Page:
Parq Vancouver’s debt problems spark questions about public incentives

Lease payment obligations halved; construction subsidy provided earlier than required

parq with signage
Parq Vancouver is struggling financially because of interest payments on its high debt load but the project was helped by what some call public “subsidies” | Rob Kruyt

Questions swirl around whether taxpayer money was used wisely in courting the Parq Vancouver entertainment complex development given that project’s financial woes.

Other uses for the land, such as condominium development, may have been more profitable for taxpayers, suggest critics.

Parq Vancouver’s future is uncertain in the wake of S&P Global Ratings downgrading owner Parq Holdings LP’s credit rating earlier this month to “selective default.”

Parq announced May 10 that it has restructured its debt to lower its annual interest payments, which had totalled $112.2 million per year on close to $560 million in debt related to project funding to build the complex, but the company did not reveal too many details of that pact. 

It separately revealed that it has brought on a new equity partner, but it did not immediately reveal what company that is, other than that the partner is "a domestic Canadian company with hospitality holdings in several markets."

The entire Parq project, however, came into existence thanks to financial help from the publicly owned BC Pavilion Corp. (PavCo) and British Columbia Lottery Corp. (BCLC).

The B.C. government was also separately involved in financing the emerging entertainment district by providing loans to pay for a renovated BC Place stadium with a new retractable roof – a project that totalled $514 million.

Former B.C. tourism minister Pat Bell defended the move at the time by saying that, for that price, the public got a stadium that would have cost $1.3 billion were it built from scratch in a new location.

However, the government’s decision to upgrade the stadium was seen as key for the Parq development because the new stadium was envisioned to be a main destination for people who would also visit hotels, restaurants and bars.

Part of the money that PavCo used to renovate BC Place came from a $150 million loan from the B.C. government in the 2010 fiscal year. PavCo planned to use lease payments from the Parq development and funds from a corporate sponsor that would buy naming rights to the stadium to help pay off that debt.

The B.C. government, however, scuttled the only deal for naming rights in 2012 by rejecting a $35 million offer from Telus Corp. (TSX:T), because it said the deal was not good for taxpayers.

PavCo’s most recent financial disclosure, for the 2018 fiscal year, showed that its debt to the province stood at more than $140.4 million, following an annual payment of $2.64 million on the loan and $4.64 million toward interest.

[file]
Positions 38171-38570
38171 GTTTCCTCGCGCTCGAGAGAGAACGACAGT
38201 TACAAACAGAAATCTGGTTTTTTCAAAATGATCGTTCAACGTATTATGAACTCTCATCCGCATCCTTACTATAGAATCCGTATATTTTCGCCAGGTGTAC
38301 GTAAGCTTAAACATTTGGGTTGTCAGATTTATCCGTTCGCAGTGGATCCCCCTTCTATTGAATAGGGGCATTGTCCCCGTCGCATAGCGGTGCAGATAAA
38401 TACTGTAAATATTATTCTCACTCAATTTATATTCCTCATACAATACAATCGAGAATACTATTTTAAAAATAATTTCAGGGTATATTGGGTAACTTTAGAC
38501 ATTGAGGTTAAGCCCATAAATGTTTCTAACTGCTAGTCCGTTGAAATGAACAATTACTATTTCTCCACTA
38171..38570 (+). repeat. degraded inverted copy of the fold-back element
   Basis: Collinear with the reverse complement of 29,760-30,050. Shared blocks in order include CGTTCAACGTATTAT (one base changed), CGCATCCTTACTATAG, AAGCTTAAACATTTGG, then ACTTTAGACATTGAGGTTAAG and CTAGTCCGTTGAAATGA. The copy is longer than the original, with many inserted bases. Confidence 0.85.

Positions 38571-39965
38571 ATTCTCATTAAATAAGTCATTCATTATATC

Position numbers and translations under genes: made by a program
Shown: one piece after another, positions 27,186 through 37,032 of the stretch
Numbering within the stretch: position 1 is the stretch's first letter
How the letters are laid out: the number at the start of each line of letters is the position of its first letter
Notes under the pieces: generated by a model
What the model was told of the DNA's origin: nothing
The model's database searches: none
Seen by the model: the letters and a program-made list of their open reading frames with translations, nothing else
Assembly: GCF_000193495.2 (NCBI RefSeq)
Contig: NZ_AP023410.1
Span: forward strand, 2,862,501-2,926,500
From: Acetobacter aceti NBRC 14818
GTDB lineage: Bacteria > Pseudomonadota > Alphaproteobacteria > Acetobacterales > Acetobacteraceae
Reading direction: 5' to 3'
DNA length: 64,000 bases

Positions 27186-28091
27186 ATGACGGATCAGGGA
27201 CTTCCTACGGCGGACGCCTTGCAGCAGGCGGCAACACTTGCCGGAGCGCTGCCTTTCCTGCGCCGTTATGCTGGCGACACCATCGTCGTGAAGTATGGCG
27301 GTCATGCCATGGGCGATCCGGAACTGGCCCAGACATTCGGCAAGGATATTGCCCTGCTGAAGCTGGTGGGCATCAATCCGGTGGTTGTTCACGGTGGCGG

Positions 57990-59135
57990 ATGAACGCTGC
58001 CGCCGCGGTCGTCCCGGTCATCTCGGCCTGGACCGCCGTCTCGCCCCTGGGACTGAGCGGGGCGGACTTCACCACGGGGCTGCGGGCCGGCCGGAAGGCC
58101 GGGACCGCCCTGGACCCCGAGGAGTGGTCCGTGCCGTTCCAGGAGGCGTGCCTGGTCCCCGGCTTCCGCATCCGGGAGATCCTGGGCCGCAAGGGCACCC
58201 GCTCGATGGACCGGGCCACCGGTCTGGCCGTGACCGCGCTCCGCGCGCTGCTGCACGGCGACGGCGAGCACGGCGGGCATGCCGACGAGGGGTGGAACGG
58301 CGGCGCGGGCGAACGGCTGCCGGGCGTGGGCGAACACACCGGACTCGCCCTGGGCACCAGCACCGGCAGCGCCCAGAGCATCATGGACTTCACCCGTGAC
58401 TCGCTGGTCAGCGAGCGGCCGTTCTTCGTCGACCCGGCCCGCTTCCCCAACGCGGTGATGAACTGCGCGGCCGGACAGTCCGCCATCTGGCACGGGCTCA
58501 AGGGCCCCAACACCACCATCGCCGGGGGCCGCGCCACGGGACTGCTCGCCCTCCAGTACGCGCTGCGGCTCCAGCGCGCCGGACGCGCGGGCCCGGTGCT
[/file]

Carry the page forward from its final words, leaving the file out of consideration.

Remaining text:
PavCo has not made a serious dent in its debt to the government partly because it is generating much less income from its land lease to help pay off the debt than was originally expected.

PavCo first signed a 70-year lease with Paragon Gaming, which conceived of the Parq development, and it announced that agreement in early 2010. Paragon later partnered with Dundee Corp. (TSX:DC) and PBC Group to create Parq Holdings.

Paragon’s agreed terms in the lease included building and operating an entertainment complex and paying PavCo $6 million per year to use the land.

Paragon expected Vancouver city council to approve Paragon’s request to expand Edgewater Casino’s number of slot machines to 1,500 from 600, and tables to 150 from 75, when it moved the casino into the new development.

However, while council agreed in April 2011 to allow Edgewater to move to the new development, it unanimously rejected any expansion of operations.

To keep the Parq project on track, PavCo in 2013 renegotiated the 70-year lease that it had with Paragon and allowed Paragon to pay $3 million per year, or half of the originally agreed-upon sum, with the lease rate rising with inflation after 2027.

PavCo also signed a side deal that meant that $8.5 million of Paragon's first $9 million in lease payments would be diverted to the Musqueam Indian Band as part of PavCo's reconciliation effort with Indigenous people.

Cutting Paragon’s lease rate in half was controversial

“If you have a bidder who cannot complete on the terms of the agreement, you put it out for bid again – put it out for highest and best use,” said Sandy Garossino, who led the campaign to prevent Edgewater from expanding. “There was some thought a few years ago that the highest and best use would have been to put in condos.”

She noted that PavCo’s lease renegotiation will cost the Crown corporation $210 million plus whatever money would be generated by lease-rate increases after 2027.

PavCo executives, however, are unwavering in the belief that it was a good deal.

“PavCo expects to receive more in lease revenue from the site than it would from a one-time sale,” the company told BIV in an email.

Another bugbear for Garossino is that Paragon also received what she called “subsidies” from BCLC.

The provincial lottery corporation agreed in 2014 to allow Paragon to temporarily keep what was the equivalent of a 2% commission on revenue that Paragon generated from gambling at Edgewater until 2017, to help Paragon pay for a future underground parkade in the Parq development.

That “facility development commission” subsidy was worth millions of dollars.

BCLC CEO Jim Lightbody told media at the time that it was given because of the parkade’s cost and complexity. •

gkorstrom@biv.com

@GlenKorstrom